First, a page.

Education, Entrepreneurship & Innovation

Curt Carnemark / World Bank / CC BY-NC-ND 2.0

“Education leads to entrepreneurship, and entrepreneurship leads to innovation.”

This statement was made by the Honorable Julissa Reynoso, US ambassador to Uruguay, at the event “Education, Entrepreneurship, and Innovation in the Americas,” held at the Woodrow Wilson Center on March 13, 2014.

Yet with the recent release of the results of the 2012 Program for International Student Assessment (PISA), countries throughout Latin America have come face-to-face with the harsh reality that students are not receiving the quality education needed to compete in an increasingly globalized world.

Organized by the Dialogue in partnership with the Wilson Center and the State Department’s Western Hemisphere Chief of Missions, the event convened Reynoso; The Honorable Lisa Kubiske, ambassador to Honduras; The Honorable Phyllis M. Powers, ambassador to Nicaragua; and The Honorable James H. Thessin, ambassador to Paraguay to discuss how education reform can help make Latin America’s economies become more competitive. Cynthia J. Arnson, director of the Woodrow Wilson’s Latin America Program provided opening remarks, and Ariel Fiszbein, Director of the Dialogue’s Education Program, moderated the discussion.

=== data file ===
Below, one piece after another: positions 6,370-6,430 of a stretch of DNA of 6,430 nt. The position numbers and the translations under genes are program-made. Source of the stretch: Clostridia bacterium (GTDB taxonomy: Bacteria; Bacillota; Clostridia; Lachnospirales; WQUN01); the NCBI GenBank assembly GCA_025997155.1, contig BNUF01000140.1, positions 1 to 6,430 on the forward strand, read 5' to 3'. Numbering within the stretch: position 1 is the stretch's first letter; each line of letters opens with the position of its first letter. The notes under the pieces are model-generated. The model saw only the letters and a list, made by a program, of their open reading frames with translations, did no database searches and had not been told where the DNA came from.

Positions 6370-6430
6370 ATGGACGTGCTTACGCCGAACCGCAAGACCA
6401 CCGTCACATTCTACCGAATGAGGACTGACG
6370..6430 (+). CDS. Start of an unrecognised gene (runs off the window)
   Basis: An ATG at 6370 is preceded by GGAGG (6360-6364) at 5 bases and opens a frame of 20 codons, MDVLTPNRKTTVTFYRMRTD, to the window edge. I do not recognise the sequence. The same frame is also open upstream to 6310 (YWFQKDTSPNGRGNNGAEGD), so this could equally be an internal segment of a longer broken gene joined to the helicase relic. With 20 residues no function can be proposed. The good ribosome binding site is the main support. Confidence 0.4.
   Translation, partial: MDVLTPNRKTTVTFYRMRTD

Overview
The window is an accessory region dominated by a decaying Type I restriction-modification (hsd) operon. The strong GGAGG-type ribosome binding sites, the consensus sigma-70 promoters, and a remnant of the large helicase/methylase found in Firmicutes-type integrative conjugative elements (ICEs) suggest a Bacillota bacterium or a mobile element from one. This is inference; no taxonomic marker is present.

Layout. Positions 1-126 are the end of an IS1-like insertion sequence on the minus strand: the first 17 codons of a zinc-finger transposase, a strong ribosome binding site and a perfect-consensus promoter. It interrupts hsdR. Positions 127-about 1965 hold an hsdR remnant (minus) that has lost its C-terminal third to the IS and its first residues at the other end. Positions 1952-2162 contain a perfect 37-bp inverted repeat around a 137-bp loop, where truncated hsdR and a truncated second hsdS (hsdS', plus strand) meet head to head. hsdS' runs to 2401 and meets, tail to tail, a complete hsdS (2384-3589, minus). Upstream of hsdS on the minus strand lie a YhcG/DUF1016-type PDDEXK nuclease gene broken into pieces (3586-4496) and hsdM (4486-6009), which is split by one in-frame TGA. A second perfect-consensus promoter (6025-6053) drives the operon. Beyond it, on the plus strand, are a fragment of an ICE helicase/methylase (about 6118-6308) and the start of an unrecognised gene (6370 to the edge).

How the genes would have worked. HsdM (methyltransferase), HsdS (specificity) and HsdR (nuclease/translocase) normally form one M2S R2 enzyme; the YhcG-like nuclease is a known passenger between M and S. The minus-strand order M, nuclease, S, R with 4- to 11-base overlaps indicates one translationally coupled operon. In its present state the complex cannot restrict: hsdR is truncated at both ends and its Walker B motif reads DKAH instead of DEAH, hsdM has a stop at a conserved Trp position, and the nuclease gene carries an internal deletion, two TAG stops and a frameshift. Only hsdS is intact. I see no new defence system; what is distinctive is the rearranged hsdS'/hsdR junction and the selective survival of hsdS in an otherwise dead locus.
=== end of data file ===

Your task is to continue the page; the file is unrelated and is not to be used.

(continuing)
The ambassadors identified fundamental challenges in each of the countries in which they serve that are of particular concern for education policy: poverty in Honduras and Paraguay, a lack of English language training for youth in Nicaragua, and the approximate 40% of students not meeting PISA standards in Uruguay. Panelists expressed however, that both national and U.S. based initiatives are being implemented in their respective countries to address these issues and ultimately improve education systems. Such initiatives include One Laptop per Child in Uruguay, and 100,000 Strong in Honduras.

In order to promote entrepreneurship and innovation, panelists agreed that countries must create greater opportunities for both the brightest and poorest students, including expanding education opportunities for afro-Latino communities in the region. That begins with investing in primary and secondary education to lower dropout rates, increasing opportunities for university students to study in the U.S. via stronger relationships with U.S. universities, and providing teachers with the skills and resources they need to teach effectively while creating accountability and incentives. According to The Honorable James H. Thessin, financing and critical thinking skills are needed for innovation; youth need a strong foundation in order to progress in society and have hope.

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